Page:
A Short (possibly misguided) Rant

I was a little bummed that we didn’t talk about Jane McGonigal’s TED talk in class this week. She said a lot of things that made me sit back, cross my arms, and raise an eyebrow. While I find most of her premise very compelling, she didn’t talk about the most compelling part – the part where where the gamers actually take what they’ve learned in the game and apply it to the real world.

I wholeheartedly agree that gaming is an essential part of the human experience and that it is as important for survival as food and water. Of course, I believe that about all things that allow us to express our humanity. There’s a whole field devoted to musical anthropology, which essentially proves that music and dance were practiced at a time when the basic human needs were not being reliably met. This means that, unlike many people who believe that music and dance (and other expressive arts) are hedonistic pleasures that only developed when people got enough free time to spend it doing things other than fulfilling basic needs, music is an essential part of the human experience. This is proven with bows that can be deconstructed after a long day of hunting to form percussion instruments and extremely primitive flutes that have no business being found in some of the harshest and least hospitable parts of the ancient world.

Anyway, that’s a digression from my original point which is, basically, show me. Show me a gamer who truly takes what he or she has learned in a game about perseverance and epic wins and applies it to the real world.

She seems to be saying that if we could only structure the real world so that people are always given a challenge they can accomplish with their current skills, the world would be much better. I agree. The world would be much better if I always knew that I was going to accomplish what I set out to do, but that is just not realistic. Nor, frankly, do I want someone telling me what I can or can’t accomplish.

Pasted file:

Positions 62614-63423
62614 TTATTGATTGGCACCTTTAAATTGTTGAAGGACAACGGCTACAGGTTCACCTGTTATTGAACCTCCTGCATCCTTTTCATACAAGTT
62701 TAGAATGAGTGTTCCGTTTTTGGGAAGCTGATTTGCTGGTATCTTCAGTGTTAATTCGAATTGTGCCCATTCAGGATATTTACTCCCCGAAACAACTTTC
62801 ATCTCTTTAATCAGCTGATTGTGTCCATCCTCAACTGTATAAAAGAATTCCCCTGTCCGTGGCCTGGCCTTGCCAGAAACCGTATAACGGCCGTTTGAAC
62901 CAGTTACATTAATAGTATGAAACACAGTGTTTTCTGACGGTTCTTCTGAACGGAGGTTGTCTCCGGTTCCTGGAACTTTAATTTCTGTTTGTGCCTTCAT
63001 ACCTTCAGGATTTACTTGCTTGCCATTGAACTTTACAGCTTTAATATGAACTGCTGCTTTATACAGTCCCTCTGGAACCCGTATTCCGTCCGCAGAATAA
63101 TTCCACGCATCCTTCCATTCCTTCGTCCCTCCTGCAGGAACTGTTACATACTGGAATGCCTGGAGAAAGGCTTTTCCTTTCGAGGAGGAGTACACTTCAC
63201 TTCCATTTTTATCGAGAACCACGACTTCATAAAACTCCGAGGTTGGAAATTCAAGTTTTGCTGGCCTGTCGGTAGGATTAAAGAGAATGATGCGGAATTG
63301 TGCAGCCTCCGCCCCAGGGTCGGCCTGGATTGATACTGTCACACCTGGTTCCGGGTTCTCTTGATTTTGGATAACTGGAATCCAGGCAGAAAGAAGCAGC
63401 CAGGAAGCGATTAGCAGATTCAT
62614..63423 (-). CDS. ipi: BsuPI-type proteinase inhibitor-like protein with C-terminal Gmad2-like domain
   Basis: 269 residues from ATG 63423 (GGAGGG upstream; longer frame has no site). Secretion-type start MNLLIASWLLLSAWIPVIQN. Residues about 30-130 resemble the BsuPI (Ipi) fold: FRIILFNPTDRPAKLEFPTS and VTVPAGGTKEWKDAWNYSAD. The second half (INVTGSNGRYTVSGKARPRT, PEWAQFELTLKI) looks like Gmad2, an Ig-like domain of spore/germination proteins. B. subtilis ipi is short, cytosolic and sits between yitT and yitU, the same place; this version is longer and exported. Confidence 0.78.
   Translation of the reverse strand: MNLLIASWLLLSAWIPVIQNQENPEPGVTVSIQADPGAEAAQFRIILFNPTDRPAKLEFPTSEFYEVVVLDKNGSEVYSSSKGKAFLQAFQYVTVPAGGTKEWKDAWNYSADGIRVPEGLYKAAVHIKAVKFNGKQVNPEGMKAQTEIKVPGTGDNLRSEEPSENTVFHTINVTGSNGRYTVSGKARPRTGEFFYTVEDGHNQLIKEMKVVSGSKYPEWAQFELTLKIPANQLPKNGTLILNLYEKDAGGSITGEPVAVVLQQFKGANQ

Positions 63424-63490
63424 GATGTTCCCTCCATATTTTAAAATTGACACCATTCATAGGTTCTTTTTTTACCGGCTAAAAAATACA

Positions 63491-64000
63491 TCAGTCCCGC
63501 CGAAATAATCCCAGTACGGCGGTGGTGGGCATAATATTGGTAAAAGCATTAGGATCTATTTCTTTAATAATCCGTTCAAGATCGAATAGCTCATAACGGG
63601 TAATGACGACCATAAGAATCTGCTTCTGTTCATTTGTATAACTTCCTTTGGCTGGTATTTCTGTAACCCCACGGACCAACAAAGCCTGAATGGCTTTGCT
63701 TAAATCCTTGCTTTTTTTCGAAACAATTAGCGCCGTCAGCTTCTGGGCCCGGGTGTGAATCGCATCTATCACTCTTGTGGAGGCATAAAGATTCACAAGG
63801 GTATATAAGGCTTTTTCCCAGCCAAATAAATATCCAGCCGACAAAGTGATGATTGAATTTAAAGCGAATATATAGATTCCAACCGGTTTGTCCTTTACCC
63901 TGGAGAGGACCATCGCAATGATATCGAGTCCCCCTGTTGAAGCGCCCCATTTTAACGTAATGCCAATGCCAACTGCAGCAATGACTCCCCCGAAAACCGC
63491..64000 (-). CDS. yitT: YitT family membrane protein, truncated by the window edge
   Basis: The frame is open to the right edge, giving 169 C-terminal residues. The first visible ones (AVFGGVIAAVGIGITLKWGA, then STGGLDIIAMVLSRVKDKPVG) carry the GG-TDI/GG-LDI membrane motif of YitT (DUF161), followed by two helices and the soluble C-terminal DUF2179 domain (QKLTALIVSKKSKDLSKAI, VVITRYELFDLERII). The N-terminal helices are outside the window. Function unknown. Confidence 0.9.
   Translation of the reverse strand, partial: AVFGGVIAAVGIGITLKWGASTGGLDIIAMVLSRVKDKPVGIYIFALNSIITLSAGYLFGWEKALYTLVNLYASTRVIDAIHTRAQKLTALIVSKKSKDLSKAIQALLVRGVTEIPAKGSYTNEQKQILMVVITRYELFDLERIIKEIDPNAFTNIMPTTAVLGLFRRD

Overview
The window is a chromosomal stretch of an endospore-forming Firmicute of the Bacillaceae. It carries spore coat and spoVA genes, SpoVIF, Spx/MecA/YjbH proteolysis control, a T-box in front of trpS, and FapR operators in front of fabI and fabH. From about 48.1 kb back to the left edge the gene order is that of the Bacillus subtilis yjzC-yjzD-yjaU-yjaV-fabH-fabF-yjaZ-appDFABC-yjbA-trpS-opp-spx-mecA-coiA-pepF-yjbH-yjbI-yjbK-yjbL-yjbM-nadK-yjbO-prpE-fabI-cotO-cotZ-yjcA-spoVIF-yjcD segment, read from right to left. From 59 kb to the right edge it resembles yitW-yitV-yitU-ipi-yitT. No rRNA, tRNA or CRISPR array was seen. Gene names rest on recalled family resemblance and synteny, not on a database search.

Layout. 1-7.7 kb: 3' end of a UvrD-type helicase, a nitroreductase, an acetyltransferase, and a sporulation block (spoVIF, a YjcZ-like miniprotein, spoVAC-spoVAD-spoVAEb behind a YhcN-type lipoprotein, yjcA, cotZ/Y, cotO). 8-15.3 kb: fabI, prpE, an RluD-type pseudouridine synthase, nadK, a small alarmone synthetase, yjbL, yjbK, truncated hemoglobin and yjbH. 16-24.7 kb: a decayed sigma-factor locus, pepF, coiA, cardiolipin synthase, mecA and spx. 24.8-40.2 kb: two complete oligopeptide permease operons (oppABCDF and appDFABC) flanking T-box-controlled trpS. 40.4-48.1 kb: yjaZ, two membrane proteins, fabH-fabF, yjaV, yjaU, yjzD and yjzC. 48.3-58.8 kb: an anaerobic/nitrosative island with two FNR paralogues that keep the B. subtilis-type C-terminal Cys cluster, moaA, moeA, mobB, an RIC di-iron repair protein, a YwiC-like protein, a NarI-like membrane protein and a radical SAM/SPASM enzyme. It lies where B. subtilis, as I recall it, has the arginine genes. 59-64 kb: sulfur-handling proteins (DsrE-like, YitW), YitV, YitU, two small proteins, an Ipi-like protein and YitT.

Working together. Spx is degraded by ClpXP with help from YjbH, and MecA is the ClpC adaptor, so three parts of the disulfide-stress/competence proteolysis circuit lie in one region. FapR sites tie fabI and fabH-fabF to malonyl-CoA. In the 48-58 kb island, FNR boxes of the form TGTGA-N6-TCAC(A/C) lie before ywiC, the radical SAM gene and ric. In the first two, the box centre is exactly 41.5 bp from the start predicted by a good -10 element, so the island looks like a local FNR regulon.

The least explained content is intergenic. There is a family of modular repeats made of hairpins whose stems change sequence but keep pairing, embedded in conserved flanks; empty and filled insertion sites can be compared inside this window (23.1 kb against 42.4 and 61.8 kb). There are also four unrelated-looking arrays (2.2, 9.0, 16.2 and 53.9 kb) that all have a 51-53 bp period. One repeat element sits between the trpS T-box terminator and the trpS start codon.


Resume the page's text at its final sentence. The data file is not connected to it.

And anyway, my biggest issue isn’t even with what Jane McGonigal said, but with the consistent misinterpretation of the 10,000 hour rule. In fact, when she pulled out that hypothesis, one short, pithy word may have almost popped out of my mouth. I have a few issues with Malcolm Gladwell’s Outliers, but I find his premise to be fairly solid. Here’s what popular citation of the 10,000 hour rule generally ignores: 10,000 hours only makes you as good as you can be, which may or may not be as good as the next person. 10,000 hours does not mean that you will be successful. Success requires a whole host of other things including opportunity and access. And 10,000 hours does not have to be achieved before you can start to make a difference.

3 thoughts on “A Short (possibly misguided) Rant

  1. I generally agree with you on this. Having taken a class on Videogames, Learning, and School Design, I asked this question many a time over the course of the semester. I also never got a satisfactory answer either.
    Basically, I think it’s because we don’t really know how to translate the videogame world into the real world, but they are working on it with innovations in augmented reality games (e.g., Foursquare, Scvngr, games played on your mobile device, but in the real world). I think all of this relates back to the future of information management, we don’t really know what’s going to happen because we’re making it up as we go along.

  2. Kristin says:

    Stay tuned … we’re not done with McGonigal. Even if it weren’t already on the agenda, you aren’t the only one who was bummed that we didn’t talk about her content (only her boots). As I think I’ve mentioned to you before, transfer is my big question as well.

  3. Miss Masura says:

    I was also bummed that we didn’t talk about her ideas in class. I guess I saw McGonigal’s ideas from a different perspective. I don’t think that she was concerned with restructuring the real world as much as restructuring the culture of gaming, and I think that real innovation is needed in order to not mis out on such an enormous opportunity.

Leave a Reply

Fill in your details below or click an icon to log in:

WordPress.com Logo

You are commenting using your WordPress.com account. Log Out / Change )

Twitter picture

You are commenting using your Twitter account. Log Out / Change )

Facebook photo

You are commenting using your Facebook account. Log Out / Change )

Google+ photo

You are commenting using your Google+ account. Log Out / Change )

Connecting to %s

%d bloggers like this: